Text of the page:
"I am glad that taking part in a trial might help others on their own cancer journey.”
A study looking for proteins that may help diagnose lung cancer (CLUB trial extension)
We know that this is an especially worrying time for people with cancer and their family and friends. We have separate information about coronavirus and cancer. Please read that information alongside this page. We will update that information as guidance changes.
More about this trial
The earlier a cancer is diagnosed, the greater the chance of the treatment working well. Doctors in this study want to try to improve how early lung cancer is found, as it is often discovered when the disease is quite advanced and can’t be removed with surgery.
If your doctor thinks you may have lung cancer, you will have tests such as chest X-rays, MRI, PET and CT scans, and a procedure that uses a small camera to look down your airways (a bronchoscopy). You then have a biopsy to see whether or not the growth is cancerous. Although important, these tests can be expensive, time consuming for hospitals and the patients and uncomfortable.
Doctors in this study would like to one day develop a simple blood or urine test to help diagnose lung cancer. In this study, they will look for proteins (
You will not have any direct benefit from taking part in this study, and it is unlikely to change your treatment in any way. But the results of the study will be used to help people with lung cancer in the future.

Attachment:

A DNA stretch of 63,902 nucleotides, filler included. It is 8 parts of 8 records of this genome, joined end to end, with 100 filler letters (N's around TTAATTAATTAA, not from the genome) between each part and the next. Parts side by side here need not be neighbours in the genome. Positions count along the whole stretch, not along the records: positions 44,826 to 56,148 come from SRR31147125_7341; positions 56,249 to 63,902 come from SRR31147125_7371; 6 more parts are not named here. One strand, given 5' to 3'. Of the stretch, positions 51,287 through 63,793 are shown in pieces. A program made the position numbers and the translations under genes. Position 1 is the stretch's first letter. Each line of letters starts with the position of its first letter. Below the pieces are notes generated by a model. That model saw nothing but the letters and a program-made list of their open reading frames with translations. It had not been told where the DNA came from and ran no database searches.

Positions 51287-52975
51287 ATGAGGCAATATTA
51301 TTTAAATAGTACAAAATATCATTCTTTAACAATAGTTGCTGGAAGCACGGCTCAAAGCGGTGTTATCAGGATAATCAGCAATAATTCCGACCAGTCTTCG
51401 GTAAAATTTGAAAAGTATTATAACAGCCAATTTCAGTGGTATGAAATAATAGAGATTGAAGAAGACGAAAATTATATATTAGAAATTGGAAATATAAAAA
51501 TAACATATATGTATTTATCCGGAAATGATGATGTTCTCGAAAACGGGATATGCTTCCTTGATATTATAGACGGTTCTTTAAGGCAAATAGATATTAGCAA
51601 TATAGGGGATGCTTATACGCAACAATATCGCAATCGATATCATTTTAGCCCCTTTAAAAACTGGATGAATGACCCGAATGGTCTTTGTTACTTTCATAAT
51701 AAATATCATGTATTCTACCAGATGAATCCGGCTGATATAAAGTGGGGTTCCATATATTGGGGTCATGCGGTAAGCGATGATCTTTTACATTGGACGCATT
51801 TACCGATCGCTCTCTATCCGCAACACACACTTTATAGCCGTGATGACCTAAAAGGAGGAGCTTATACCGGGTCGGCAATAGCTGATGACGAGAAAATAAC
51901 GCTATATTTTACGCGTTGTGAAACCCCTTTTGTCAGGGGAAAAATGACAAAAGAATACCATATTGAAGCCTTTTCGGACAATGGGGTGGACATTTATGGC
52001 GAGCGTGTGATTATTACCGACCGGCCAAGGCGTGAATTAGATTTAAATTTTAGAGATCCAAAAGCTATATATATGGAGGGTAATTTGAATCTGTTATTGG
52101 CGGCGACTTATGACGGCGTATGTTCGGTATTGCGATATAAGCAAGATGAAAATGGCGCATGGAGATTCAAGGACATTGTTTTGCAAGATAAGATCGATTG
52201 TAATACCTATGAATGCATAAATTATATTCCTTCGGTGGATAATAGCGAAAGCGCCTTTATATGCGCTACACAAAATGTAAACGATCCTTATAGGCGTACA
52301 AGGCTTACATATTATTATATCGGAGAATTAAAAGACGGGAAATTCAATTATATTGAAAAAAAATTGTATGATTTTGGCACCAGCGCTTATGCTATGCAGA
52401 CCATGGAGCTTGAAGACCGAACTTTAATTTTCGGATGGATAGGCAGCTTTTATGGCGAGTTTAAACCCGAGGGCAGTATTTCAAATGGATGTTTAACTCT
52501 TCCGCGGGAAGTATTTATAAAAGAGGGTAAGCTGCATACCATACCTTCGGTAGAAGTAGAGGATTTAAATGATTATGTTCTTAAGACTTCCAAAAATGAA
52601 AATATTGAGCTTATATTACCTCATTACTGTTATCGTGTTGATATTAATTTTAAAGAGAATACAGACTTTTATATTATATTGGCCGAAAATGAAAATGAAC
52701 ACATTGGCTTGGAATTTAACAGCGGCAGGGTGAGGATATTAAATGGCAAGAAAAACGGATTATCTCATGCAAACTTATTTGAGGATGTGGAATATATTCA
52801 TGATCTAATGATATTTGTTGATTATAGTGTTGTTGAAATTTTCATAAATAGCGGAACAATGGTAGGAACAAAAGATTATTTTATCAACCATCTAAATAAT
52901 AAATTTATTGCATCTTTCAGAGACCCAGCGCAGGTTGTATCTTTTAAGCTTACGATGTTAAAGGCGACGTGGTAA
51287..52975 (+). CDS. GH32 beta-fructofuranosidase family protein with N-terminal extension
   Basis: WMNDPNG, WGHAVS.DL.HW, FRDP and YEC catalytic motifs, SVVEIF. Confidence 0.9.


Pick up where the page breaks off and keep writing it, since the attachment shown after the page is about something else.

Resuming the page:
Who can enter
You may be able to enter this study if you
- Have a mass or lump in your lung that doctors think might be cancer
- Are having surgery at Birmingham Heartlands Hospital to remove this
- Are at least 18 years old
You cannot enter this study if you have
- Had any other cancer, apart from basal cell skin cancer that was successfully treated
- Any other condition that would make you unwell if you took part, or affect the results of the study – you can ask your doctor about this
This pilot study will recruit 300 people. You give samples of blood and urine before and after surgery, and regularly when you come to hospital for your follow up appointments.
The team will also collect samples of lung tissue removed during any surgery you have, and from any samples that have been stored by the hospital in the past. They will also collect information about your condition from your medical notes for up to 5 years after any surgery.
If it turns out you do not have lung cancer, the team would still like to collect information from your medical notes, and any samples taken. They will compare what they find against findings from those who do have lung cancer.
Before you join the study you will see the doctor and have some tests. These tests include
- Physical examination
- Lung function tests
- Blood tests
- CT scan of your chest and upper tummy (abdomen)
- Any other scan your doctor thinks you may need
You give your samples when you are already at the hospital for a planned appointment.
You may have a small bruise where you gave your blood samples.
How to join a clinical trial
Professor Nicholas James
Cancer Research UK Institute for Cancer Studies
University of Birmingham